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SAT0437 Chronic multi-site pain and quality of life among the female tea factory workers in southern sri lanka
  1. P.V. De Silva
  1. Faculty of Medicine, University of Ruhuna, Galle, Sri Lanka


Background Currently Ceylon tea is a major foreign exchange earner in Sri Lanka, only second to the foreign exchange earned by the garment industry. Tea industry has a large work force since it utilize manual labor for the major steps of its production. Estate population in Sri Lanka is relatively less educated and belongs to the lower socio-economic status compared to the general public. Most of the workers in tea factories are females and it has been reported that these females are commonly complaining musculoskeletal pain in multiple sites of the body. This was found to increase the work disability [1]. However this problem and its impact on quality of life have not been studied systematically.

Objectives This research was carried out to study the multi-site pain and its impact on quality of life among the female tea factory workers in southern Sri Lanka.

Methods This study was carried out among a random sample of female workers, working in tea factories in Akuressa division in southern Sri Lanka. Pain in two or more sites of the body for a minimum period of three months during the last 12 months was considered as chronic multi-site pain. Translated and validated WHO Quality of Life- Brief questionnaire was used to assess the quality of life of workers. Data was collected by medically qualified research assistants using a structured questionnaire.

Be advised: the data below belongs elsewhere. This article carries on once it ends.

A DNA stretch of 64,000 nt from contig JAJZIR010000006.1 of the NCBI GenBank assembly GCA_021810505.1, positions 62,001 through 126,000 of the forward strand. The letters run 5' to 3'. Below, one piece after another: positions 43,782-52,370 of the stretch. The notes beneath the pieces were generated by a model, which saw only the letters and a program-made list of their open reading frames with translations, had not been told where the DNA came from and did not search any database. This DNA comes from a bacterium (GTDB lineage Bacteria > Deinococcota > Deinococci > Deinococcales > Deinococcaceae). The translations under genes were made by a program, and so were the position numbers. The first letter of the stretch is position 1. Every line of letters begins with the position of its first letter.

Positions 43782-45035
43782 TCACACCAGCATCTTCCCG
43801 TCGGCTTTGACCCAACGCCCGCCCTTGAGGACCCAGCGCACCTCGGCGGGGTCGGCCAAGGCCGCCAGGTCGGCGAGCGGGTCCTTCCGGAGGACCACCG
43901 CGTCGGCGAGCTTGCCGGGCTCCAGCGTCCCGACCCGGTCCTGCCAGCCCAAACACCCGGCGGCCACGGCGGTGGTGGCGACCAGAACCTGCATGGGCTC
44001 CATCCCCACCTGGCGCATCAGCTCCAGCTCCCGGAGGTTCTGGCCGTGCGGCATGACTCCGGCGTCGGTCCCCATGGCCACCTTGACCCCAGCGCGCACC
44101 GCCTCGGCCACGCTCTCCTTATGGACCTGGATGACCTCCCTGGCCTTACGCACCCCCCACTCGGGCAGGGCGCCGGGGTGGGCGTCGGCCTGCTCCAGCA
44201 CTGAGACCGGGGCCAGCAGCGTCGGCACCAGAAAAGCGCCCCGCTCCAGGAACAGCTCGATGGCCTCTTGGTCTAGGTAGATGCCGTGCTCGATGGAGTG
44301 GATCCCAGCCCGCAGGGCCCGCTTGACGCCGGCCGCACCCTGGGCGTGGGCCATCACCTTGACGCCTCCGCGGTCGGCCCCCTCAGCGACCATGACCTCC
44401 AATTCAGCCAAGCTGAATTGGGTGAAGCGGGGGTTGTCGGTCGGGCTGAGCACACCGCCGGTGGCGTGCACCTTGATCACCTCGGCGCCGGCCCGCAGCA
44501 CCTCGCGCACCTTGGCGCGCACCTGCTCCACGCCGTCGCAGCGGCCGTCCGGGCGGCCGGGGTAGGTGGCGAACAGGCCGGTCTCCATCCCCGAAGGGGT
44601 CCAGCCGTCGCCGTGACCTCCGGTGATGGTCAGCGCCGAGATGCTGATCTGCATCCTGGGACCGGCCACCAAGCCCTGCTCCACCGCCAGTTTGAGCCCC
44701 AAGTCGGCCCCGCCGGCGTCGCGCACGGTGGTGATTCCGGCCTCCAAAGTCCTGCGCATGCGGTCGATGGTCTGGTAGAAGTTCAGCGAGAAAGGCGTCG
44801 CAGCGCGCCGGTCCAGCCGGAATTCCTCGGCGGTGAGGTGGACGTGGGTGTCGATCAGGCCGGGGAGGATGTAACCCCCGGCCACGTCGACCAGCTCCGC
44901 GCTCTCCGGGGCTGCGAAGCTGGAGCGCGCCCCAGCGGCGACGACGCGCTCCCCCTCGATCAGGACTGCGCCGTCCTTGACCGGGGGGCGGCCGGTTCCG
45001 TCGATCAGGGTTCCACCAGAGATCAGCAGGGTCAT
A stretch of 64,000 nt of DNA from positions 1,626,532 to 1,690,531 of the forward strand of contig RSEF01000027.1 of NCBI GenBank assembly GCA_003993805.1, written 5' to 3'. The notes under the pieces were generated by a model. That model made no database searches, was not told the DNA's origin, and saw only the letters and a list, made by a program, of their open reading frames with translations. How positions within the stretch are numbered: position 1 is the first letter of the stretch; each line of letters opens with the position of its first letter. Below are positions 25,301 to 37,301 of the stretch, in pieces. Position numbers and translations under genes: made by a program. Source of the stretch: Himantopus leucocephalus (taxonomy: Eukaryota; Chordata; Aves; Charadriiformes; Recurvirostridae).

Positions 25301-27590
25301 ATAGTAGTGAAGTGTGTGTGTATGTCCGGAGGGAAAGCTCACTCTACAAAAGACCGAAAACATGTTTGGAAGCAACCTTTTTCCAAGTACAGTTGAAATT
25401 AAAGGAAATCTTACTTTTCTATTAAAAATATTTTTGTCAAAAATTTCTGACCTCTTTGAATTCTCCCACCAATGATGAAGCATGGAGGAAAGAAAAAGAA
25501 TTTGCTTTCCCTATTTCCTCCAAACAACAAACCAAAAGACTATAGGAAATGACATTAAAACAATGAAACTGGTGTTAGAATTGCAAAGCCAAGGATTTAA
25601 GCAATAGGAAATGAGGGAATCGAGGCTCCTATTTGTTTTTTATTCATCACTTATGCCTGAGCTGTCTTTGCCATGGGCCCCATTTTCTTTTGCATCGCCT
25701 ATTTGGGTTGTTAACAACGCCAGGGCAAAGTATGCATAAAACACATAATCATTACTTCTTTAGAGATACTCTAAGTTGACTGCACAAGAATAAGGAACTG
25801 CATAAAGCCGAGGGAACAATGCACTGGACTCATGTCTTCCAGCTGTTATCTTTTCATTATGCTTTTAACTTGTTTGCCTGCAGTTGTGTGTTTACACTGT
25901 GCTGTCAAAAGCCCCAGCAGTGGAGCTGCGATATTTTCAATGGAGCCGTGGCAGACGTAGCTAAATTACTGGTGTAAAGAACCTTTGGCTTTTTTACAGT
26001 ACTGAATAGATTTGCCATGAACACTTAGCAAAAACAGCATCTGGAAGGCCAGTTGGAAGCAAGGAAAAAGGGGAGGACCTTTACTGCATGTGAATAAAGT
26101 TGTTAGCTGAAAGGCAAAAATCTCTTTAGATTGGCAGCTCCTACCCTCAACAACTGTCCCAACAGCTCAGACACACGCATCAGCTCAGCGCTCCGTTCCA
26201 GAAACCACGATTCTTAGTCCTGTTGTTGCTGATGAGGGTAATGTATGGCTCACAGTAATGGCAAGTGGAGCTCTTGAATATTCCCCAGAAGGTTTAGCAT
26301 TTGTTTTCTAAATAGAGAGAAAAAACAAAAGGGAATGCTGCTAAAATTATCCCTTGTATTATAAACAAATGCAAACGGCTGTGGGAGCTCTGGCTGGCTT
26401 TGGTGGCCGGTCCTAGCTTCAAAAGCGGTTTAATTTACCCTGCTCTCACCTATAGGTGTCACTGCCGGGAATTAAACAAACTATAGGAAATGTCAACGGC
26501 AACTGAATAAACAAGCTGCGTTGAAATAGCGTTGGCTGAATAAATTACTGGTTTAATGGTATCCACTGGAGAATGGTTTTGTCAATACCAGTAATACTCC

Results Four hundred female workers participated in the study. Mean age of workers was 38.25 years with the range of 19 years to 57 years. Most (61.5%) had an education only up to grade 5. Mean duration of work in tea factories is 15.55. 35.25% of workers were found to have multi-site pain. Only 25.50% rated their overall quality of life as very good or good, and 22.25% were satisfied with their health. Workers with multi-site pain were had significantly (p<0.05) lower scores (worse) relating to psychological and physiological domains compared to the workers without multi-site pain.

Conclusions More than one third of Female tea factory workers in Sri Lanka report chronic multi-site pain and they had lower quality of life compared to the other workers. Long term follow up studies for identify the risk factors of developing multi-site pain of these workers is therefore warranted.

  1. Neupane S, Miranda H, Virtanen P, Siukolal A, Nygard CH. Multi-site pain and work ability among an industrial population, Occupational Medicine 2011:61(8):563-569.

Disclosure of Interest None Declared

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